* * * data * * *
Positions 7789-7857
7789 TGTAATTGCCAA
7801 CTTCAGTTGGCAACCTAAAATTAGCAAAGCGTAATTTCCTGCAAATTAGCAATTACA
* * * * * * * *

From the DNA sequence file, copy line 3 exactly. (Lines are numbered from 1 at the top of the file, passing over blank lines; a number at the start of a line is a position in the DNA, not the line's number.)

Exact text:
7801 CTTCAGTTGGCAACCTAAAATTAGCAAAGCGTAATTTCCTGCAAATTAGCAATTACA